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Feather River Bulletin
Quincy, California
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January 3, 2001     Feather River Bulletin
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January 3, 2001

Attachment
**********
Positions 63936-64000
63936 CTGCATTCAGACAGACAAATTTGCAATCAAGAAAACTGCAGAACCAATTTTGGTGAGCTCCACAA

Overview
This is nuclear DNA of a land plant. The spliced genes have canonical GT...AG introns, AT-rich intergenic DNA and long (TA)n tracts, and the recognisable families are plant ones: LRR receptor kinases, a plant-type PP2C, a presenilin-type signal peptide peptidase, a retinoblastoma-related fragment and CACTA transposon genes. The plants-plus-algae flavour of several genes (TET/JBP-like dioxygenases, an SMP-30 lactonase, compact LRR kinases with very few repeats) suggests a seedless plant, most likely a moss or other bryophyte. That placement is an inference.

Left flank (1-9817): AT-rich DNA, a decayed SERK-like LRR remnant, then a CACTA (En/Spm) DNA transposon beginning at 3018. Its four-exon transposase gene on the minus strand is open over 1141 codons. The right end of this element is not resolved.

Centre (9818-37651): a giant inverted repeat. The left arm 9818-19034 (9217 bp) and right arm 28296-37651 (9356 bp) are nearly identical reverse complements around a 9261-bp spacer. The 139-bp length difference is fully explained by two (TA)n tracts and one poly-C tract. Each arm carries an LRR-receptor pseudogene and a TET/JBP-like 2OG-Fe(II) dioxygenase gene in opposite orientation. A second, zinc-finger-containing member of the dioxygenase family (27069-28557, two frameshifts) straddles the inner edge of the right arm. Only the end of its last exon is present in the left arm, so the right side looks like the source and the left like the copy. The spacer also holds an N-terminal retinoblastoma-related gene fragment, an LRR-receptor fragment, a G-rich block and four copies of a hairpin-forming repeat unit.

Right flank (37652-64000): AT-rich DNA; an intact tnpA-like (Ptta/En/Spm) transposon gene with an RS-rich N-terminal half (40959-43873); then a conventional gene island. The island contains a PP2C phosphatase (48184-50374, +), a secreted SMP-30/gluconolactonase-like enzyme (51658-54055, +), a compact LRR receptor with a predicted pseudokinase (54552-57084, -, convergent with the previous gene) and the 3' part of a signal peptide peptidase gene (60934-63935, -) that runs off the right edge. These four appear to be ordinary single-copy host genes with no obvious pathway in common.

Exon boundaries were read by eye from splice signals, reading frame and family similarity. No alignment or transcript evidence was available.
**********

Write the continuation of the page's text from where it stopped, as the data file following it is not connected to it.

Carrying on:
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Wednesday, Jan. 3, 2001 The Plumas National Forest is soliciting proposals for fed- era] assistance under the For- est Service Economic Action and Community Assistance program components of the National Fire Plan. Proposals must support fire protection planning and biomass utiliza- tion projects within high fire threat areas, should empha- size local employment, and should be coordinated with Io- ta] human resource programs where appropriate. Counties, cities, federal, state or local governmental agencies, federally recognized tribes, and non-profit organi- zations~ such as Resource Con- servation and Development Areas, Resource Conservation Districts, and Economic Devel- opment Districts, may apply. Federal assistance can consist of technical assistance, grants, agreements and contracts. The area federal, state, tribal, or county fire protection agency must support proposals for them to be considered for funding. Eligible projects under the Economic Action Program must have the potential to re- duce fire hazards to communi- ties, watersheds, or threatened and endangered species by providing incentives for eco- nomic use of small diameter and underutUized forest prod- ucts. Funds could be used to: pro- vide training; for technical or financial assistance to identify and develop new markets for underutilized wood products; prepare market assessments or feasibility studies; provide marketing assistance; develop business plans; or partner with universities or non-profit organizations to purchase wood processing equipment to demonstrate economic use of underutilized materials. Eligible projects under the Economic Action Program Pi- lot Project must be pilot or demonstration projects that expand existing markets or de- velop new markets for wood products resulting from fuels removal. Examples include: biomass to energy applications; com- post; pulp; landscaping mulch; animal bedding; wood in transportation, such as vehic- ular or pedestrian bridges; The Plumas County Board of Supervisors will conduct its regular monthly meetings Jan. 9. 16 and 23 in the fourth floor boardroom of the court- house. A special meeting has been scheduled for Thursday, Jan. 25, in the Mineral Build- ing at the fairgrounds. The special meeting will ad- dress HR 2389--the Secure Rural Schools and Communi- ty Self-Determination Act of 2000. Often referred to as the safety net bill, the legislation is designed to ensure timber receipt payments to those counties throughout the na- tion with a large percentage of federal land. Key decisions must be made this year to ensure the timely implementation of the bill. This will include a discussion about the intent of the bill, its resource advisory areas, the resource advisory committee structure and its potential members. The local advisory commit- tee will consist of 15 individu- als, five from three different areas. Supervisor Bill Dennison s id he believes that represen- tatives from each of these ar- eas should attend the meeting. The first area consists of: or- ganized labor, outdoor recre- ation including OHV users, energy and mineral develop- ment, the commercial timber industry, and those who hold federal grazing or other per- mits. The second area consists of: national and regional environ- mentalists, recreation groups, archaeologists, and represen- tatives of recognized wild horse groups. The third area consists of: political leaders, Native American tribes, school teach- ers or officials, and the public. i R round timber construction demonstrations, such as visi- tor centers, kiosks, phrk shel- ters and buildings framed with small diameter materi- als. Significant technical assis- tance may be available to as- sist in development and imple- mentation of such projects. Projects must be able to serve as a model for others to follow and include plans to dissemi- nate and share what is learned through the pilot or demon- stration project. Funds can be used to design or purchase wood processing equipment for demonstration and for po- tential broad application. Eligible projects under the Community Planning for Fire Protection Program must pre- pare plans to reduce fire haz- ards to communities. These might include community Fire Safe Plans, small diameter uti- lization business plans, or fuel reduction project plans. The first step in the grant application process is to com- plete a relatively simple one- page concept form, which asks for a basic description of the project and estimated costs. A copy of the concept form and other information or assis- tance may be obtained by ac- cessing the web at , from Michael De Lasaux of the Plumas County Fire Safe Council, who can be contacted at (530) 283-6125 and is located at 208 Fairground Road, Quincy, or from Betty Holder of Plumas National Forest, who can be contacted at (530) 283-7891 and is located at 159 Lawrence Street, Quin- cy. The concept form should be returned by Feb. 13, to Michael De Lasaux or Betty Holder. Conceptual applica- tions will be reviewed that week. After the review, applicants with the most competitive con- cepts will be invited to submit a complete proposal applica- tion by March 15. The federal contribution to the implementation of a pro- ject shall not exceed 80 percent of the total cost of the project in calculating the federal con- tribution; project budgets must take into account the fair market value of equipment, personnel, services, and ad- ministrative and other costs provided by the Forest Service and other federal agencies. Local contributions may in- clude cash or the fair market value of equipment, personnel and services provided to com- plete the scope of work defined in the project. Summons for Merino IN THE SUPERIOR COURT OF THE STATE OF WASHINGTON IN AND FOR THE COUNTY OF PIERCE JUVENILE DEPARTMENT THE STATE OF WASHINGTON TO: 1. DAVID J. MERINO, al~ father of DAVID JOSEPH GUERRA; DOB; 08/17/00; Cause No. 00-7-01933-9; Dependency Petition filed 09/tt/00. AND TO WHOM IT MAY CONCERN: The above court was petitioned to adjudge your child dependent and to enter an order determining the care, custody and physical placement of your child. There may be further hearings which may permanently terminate aft your parental rights to your child. You have important legal rights and you must take steps to protect your interests. In order to defend your parental rights, you have a right to a fact finding hearing before a judge, therefore, you are summoned to appear at a court hearing at 9:30 a.m. on the 17th day of January, 2001, at the Juvenile Court, 550t- 6th Avenue, Tacoma, WA 98406. If you do not appear at the hearing, the court may enter an order wilhout further notice to you. You have the right to speak on your own behalf, to introduce evidence, examine witnesses, and receive a decision based solely on the evidence presentad. You have a r~ht to have a lawyer represent you at the hearing and help you by Inokin9 at the files, talkino to involved parties, helpinO you to understand your ~hts and the law. If you cannot afford a lawyer, the court wilt appoint one to represent you. To get.a court appoimd lawyer, contact: Detriment of Assigned Counsel, 949 Market Street, Suite 334, Tacoma, Washington 98402 at (253) 798-6062. You may contact the Department of Ch~ren and Family Services, 1949 South State Street, Tacoma, Washington 98405 - at 1-800-423-6246 for more information about your ~ild. DATED this 5th day of December, 2000 By: Kristy Roland, Deputy County Clerk Filed in Pierce County Juvenile Court Dec. 5, 2000 Pierce County, Wa~on Ted R~, County Clerk Pub/ished in FRB Dec. 20, 27, 2000, Jan. 3, 2001 From Page One ms at A draft economic analysis of Critical habitat refers to spe- tinguished by its unique color- the U.S. Fish and Wildlife Set- cific geographic areas that are ing: an olive, brown, gray or rice's proposed criticalhabitat essential for the conservation reddish back marked by small designation for the California of a threatened or endangered flecks and larger dark blotches red-legged t't, Qg is now avail- species and which may re- and rusty-red hue to its belly able for public-review and quire special management and the undersides of its hind comment through Jan. 22. considerations. These areas do legs. The species breeds in During this time frame, the not necessarily have to be oc- aquatic habitats such as Service will also accept com- cupied by the species at the streams, ponds, marshes and ments on its proposal to desig- time of designation. A designa- stock ponds. During wet hate 5.4 million acres in 31Cal- tion does not set up a preserve weather, frogs may move ifornia counties as critical or refuge and only applies to through upland habitats. habitat for the threatened am- situations where federal fund- The historic range of the phibian. The affected counties ing or a federal permit is in- California red-legged frog ex- are: Alameda, Butte, Calav- volved. It has no impact on tended coastally from the eras, Contra Costa, E1 Dorado, landowners taking actions on Fresno, Kern, Los Angeles, their land that do not involve vicinity of Point Reyes Nation- al Seashore, Marin County, Mariposa, Marin, Merced, federal funding or permits, andinland from the vicinity of Monterey, Napa, Plumas, Federal agencies must consult Redding, Shasta County, south Riverside, San Benito, San with the Service before taking to northwestern Baja to Mexi- Diego, San Joaquin, San Ma- actions, issuing permits or co. The frog has sustained a 70 teD, San Luis Obispo, Santa providing funding for activi- Barbara, Santa Clara, Santa ties that might adversely rood- percent reduction in its geo- Cruz, Sierra, Solano, Sonoma, ify critical habitat, graphic range in California as a result of habitat loss and al- Stanislaus, Tehama, Tulumne, Under terms of a court set- teration, overexploitation and Ventura and Yuba. tlement, the Service proposed introduction of exotic preda- "We encourage everyone in- critical habitat for the Califor- tots. terested in this proposed des- nia red-legged frog under the ignation to review the econom- Endangered Species Act on Copies of the economic ic analysis as well as the pro- Sept. 11, 2000. The original analysis, as well as the critical posal and provide their corn- comment period closed on Oct. habitat proposal, are available ments to us," said Wayne 11; however, the Service re- from the Sacramento Fish and White, field supervisor for the opened the comment period Wildlife Office by calling (916) Sacramento Fish and Wildlife until Nov. 19, to allow addi- 414-6600. Written comments Office. tional time for review. A final should be sent to the Field Su- Required under the Endan- designation must occur before pervisor, Sacramento Fish and gered Species Act, the econom- March 1. Wildlife Office, 2800 Cottage ic analysis identifies and ana- The largest native frog in Way, Suite W-2605, Sacramen- lyzes the potential economic the western United States, the to, CA 958~. Both documents impacts derived from the pro- California red-legged frog also may be downloaded at the posed critical habitat for the ranges from 1.5 to five inches following web site: frog. in length. An adult frog is dis- . mUm d if they have an they're underage." Bergstrand said the sheriffs continue to cite that violate the laW. "We're not Bergstrand said. Ira R. Kaufman to Merino. Last week, down Merino's released from the rectional center. A hearing to whether Merino to answer to the scheduled for in front of Kaufman. SH, AUTO / lie MO~I IN TIlE 2OOO STYLES - OUR $1Om ONLY. WHEN THEY'RE GONE mE SALE'S OVER! FREE CUSTOM SHEETS wlth any Pereect Sbe or ce ,, set wf le ckofsheees la l PRICI, S STAI AS LOW AS "IVIIN, U. PC. rM, BL K. .SIRTA Twill kit. ...... Fl,I ...... ,,= !19, .... ,=,299. PERFECT PERFECT SLEEPER Sensalkm PERFECT SLEEPIER e ab,v ,, Mmwi,, Iqlle.e Iqus S99. 699. 999. 5 Reasons To Buy your Bed From Robbins: I. We' pr pod 25 yo n. ~r~r~ ~ " IN BUSINESS OVER 25 YEARS Z OPEN MON.-SAT." 2830 MAIN STREET . SUSANVIL " 257.7788 t